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Nov. 14, 2023 |  By: Allison Kite - Missouri Independent

Missouri may deny meat packer’s request to dump wastewater in river


By Allison Kite - Missouri Independent

State regulators are poised to deny a request from a southwest Missouri meat packer to discharge treated wastewater directly into a river already impaired by E. coli. 

Missouri Prime Beef Packers requested permission from the state to treat wastewater from its meatpacking operation near Pleasant Hope using a proprietary microbe technology and discharge it directly into the Pomme de Terre River

Right now, the company  applies its wastewater to surrounding land as fertilizer.

But the Missouri Department of Natural Resources last week posted a draft denial of the request to its website. It will accept public comments until early January before making a final decision. 

“Hearing the concerns from the public, we really started to dig in then on that technology, and there are a number of questions that we did not have answers for,” John Hoke, director of the Department of Natural Resources’ water protection program, said in an interview Monday. 

The proposed denial was a win for environmental groups who raised concerns about the effectiveness of the iLeaf microbe technology and the Pomme de Terre’s status as an impaired waterway. Hoke said the technology can be used in some systems, but the department hadn’t seen it used at the scale the meat packing facility would use it. 

The Pomme de Terre River, which winds through the Ozark region of southwest Missouri, provides clear, spring-fed water for canoeing, swimming and fishing, making it a popular destination. It was designated an impaired waterway in recent years but had improved and been removed from the list.

Missouri regulators proposed, and the Environmental Protection Agency approved, including it on the list again this summer.

The river was found in 2019 to have an average of more than 200 E. coli colonies per 100 milliliters of water, well above the limit of 126. At that level, fewer than one person per 1,000 is likely to get a gastrointestinal illness, according to the state.

E. coli data from 2020 are incomplete because of the COVID-19 pandemic’s effect on sample collection. Data from 2021 and 2022 are not yet available.

Pomme de Terre Lake, which is fed by the river, is also on the impaired waters because of high levels of chlorophyll-a. Presence of the chemical indicates a body of water is receiving too much phosphorus and nitrogen, which can lead to harmful algae blooms that reduce oxygen in the water and kill fish. Some blooms can lead to toxins and bacteria that can make people sick. 

Runoff from farms is a major source of nitrogen and phosphorus, which are found in animal waste. Untreated, the water from the meatpacking facility’s processing of 3,500 cattle per week may also contain those chemicals.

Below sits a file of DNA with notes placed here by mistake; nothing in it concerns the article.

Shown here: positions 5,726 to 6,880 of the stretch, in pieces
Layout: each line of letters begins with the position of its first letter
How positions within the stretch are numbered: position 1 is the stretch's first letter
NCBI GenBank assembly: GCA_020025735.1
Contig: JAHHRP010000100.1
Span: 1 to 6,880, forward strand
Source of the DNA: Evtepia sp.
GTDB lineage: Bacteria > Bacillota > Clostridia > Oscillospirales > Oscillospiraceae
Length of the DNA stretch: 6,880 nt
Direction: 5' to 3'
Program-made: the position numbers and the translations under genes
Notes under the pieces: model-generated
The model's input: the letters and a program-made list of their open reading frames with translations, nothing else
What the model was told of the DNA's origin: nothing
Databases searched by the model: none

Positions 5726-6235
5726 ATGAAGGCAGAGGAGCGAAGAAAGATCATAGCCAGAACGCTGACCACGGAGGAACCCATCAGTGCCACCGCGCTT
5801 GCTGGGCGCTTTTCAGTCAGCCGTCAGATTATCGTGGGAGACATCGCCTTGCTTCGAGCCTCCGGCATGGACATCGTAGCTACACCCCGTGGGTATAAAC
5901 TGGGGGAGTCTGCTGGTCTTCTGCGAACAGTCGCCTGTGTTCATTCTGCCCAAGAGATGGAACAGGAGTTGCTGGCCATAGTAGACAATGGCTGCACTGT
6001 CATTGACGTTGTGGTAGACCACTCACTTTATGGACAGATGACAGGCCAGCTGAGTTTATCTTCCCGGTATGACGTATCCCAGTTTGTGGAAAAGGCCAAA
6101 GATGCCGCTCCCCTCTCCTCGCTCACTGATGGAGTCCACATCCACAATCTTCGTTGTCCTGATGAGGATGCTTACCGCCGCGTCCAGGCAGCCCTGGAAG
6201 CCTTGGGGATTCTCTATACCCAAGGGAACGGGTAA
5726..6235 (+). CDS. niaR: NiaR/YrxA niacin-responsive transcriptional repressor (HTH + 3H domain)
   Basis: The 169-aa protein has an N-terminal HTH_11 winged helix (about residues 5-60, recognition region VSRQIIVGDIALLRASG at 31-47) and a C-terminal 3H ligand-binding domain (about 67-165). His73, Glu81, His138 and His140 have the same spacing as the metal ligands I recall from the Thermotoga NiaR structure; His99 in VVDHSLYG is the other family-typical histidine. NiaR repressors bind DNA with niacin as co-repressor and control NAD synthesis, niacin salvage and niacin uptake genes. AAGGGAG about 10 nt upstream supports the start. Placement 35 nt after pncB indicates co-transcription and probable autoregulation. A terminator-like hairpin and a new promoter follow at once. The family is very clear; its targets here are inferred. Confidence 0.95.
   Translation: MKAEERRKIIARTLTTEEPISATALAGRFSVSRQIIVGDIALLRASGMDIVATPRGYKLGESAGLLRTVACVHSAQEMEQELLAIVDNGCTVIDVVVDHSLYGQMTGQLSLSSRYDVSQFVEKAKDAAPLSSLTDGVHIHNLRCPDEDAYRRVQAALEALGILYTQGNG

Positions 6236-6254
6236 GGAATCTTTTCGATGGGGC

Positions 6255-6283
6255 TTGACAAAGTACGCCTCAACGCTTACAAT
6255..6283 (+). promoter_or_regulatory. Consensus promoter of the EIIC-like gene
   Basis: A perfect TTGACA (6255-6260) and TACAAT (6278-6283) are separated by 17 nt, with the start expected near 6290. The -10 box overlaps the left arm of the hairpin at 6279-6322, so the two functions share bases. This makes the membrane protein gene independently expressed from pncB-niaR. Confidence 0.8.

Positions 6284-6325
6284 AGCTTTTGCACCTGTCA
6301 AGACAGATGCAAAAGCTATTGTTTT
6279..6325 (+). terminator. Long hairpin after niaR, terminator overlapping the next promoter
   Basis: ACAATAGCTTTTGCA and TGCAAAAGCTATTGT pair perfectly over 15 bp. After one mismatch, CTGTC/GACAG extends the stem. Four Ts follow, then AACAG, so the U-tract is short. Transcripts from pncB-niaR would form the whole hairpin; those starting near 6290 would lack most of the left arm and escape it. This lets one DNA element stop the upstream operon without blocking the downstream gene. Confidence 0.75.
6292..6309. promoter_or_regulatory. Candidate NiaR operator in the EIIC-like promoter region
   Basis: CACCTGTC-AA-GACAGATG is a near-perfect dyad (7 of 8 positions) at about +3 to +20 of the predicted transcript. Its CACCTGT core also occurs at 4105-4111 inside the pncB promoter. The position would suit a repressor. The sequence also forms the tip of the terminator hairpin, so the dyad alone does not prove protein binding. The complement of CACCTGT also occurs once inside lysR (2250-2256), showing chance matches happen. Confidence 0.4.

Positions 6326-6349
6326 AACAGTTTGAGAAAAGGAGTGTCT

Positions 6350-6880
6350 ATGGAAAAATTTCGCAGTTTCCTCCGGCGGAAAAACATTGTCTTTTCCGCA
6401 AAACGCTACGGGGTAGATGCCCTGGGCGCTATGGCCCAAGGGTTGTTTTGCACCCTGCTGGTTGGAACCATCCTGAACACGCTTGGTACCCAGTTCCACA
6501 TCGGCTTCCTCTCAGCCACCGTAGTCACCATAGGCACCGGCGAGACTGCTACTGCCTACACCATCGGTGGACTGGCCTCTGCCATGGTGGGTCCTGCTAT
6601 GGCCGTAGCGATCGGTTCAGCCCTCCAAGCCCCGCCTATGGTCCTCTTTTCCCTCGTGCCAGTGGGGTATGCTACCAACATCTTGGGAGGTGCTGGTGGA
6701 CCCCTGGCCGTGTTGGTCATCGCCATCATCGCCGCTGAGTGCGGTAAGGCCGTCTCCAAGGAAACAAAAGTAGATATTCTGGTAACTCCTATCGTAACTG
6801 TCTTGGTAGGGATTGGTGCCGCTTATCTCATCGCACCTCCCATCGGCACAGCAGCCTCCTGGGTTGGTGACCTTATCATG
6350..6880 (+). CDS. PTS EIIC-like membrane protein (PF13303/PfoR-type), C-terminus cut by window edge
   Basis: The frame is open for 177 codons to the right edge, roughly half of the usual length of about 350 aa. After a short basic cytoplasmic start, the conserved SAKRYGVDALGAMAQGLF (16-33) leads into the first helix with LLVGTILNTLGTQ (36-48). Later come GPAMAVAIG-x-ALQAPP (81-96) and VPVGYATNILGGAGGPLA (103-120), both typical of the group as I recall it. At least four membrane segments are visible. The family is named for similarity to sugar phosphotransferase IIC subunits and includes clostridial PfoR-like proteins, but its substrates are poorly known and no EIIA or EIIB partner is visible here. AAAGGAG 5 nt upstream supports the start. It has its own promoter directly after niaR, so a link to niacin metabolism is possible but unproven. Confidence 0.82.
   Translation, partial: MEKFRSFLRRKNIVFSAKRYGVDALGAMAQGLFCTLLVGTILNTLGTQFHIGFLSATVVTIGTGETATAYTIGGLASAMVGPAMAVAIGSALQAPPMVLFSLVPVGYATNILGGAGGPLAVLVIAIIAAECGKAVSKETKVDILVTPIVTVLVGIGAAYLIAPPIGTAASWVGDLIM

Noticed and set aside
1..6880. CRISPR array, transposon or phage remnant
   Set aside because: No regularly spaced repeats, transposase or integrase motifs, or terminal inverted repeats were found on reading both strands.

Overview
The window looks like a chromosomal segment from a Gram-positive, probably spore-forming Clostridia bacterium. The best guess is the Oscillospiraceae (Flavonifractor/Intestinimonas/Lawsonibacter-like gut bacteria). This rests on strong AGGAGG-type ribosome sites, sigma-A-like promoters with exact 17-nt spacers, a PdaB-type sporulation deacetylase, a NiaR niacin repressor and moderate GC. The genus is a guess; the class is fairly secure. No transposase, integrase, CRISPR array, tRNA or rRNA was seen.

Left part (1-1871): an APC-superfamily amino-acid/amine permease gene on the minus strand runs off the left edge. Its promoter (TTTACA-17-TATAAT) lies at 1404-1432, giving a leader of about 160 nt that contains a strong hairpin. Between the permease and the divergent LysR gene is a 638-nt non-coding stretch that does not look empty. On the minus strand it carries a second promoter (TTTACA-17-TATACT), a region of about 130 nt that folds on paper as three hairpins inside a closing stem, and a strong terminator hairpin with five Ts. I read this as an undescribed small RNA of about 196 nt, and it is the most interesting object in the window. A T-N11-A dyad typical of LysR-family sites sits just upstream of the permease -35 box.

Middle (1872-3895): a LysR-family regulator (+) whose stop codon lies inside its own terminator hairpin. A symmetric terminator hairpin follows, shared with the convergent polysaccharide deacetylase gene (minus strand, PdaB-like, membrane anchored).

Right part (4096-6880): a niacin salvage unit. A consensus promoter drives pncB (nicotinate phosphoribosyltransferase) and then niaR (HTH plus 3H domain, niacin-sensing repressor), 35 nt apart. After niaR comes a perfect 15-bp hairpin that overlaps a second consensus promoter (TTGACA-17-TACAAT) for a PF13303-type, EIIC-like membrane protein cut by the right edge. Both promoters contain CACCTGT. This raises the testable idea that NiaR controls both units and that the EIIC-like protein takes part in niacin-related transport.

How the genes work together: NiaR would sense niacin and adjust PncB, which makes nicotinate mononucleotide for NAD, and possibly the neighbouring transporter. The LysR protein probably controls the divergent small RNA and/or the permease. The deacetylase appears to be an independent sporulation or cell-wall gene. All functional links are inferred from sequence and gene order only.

The Missouri Prime Beef Packers’ facility proposed using its microbe technology to purify the wastewater before discharging it into the river. But the state’s draft denial says the company didn’t meet all of the regulatory requirements to use an innovative technology, though an earlier review by the state found the technology sufficient to treat the wastewater.

Hoke said in August that the state could approve the discharge because the facility was required to disinfect the wastewater and, therefore, wouldn’t cause or contribute to the Pomme de Terre’s impairment. 

But on Monday, Hoke said the state didn’t have adequate assurance the facility wouldn’t contribute to the river’s water quality problems.

Following public comments saying the department needed to do more research on the iLeaf technology, Hoke said, the department realized it needed more information. It sent a letter to the facility seeking answers and didn’t get a satisfactory response.

Without that information, the department moved toward denying the permit. 

Ethan Thompson, an attorney representing environmental groups critical of the request, argued this summer that the Missouri Department of Natural Resources needed to wait to approve the permit until the state approved a cap on the amount of pollution allowed to enter the Pomme de Terre River in an effort to improve the water quality. 

Until that happens, Thompson argued allowing a new discharge into the river could violate the Clean Water Act. 

“The (Missouri Department of Natural Resources) should follow the law and either wait…before authorizing an additional discharge to the watershed or deny the discharge request altogether,” Thompson, an attorney for Great Rivers Environmental Law Center, wrote in a letter to the state earlier this year.

Missouri Prime Beef Packers did not immediately respond to a request for comment.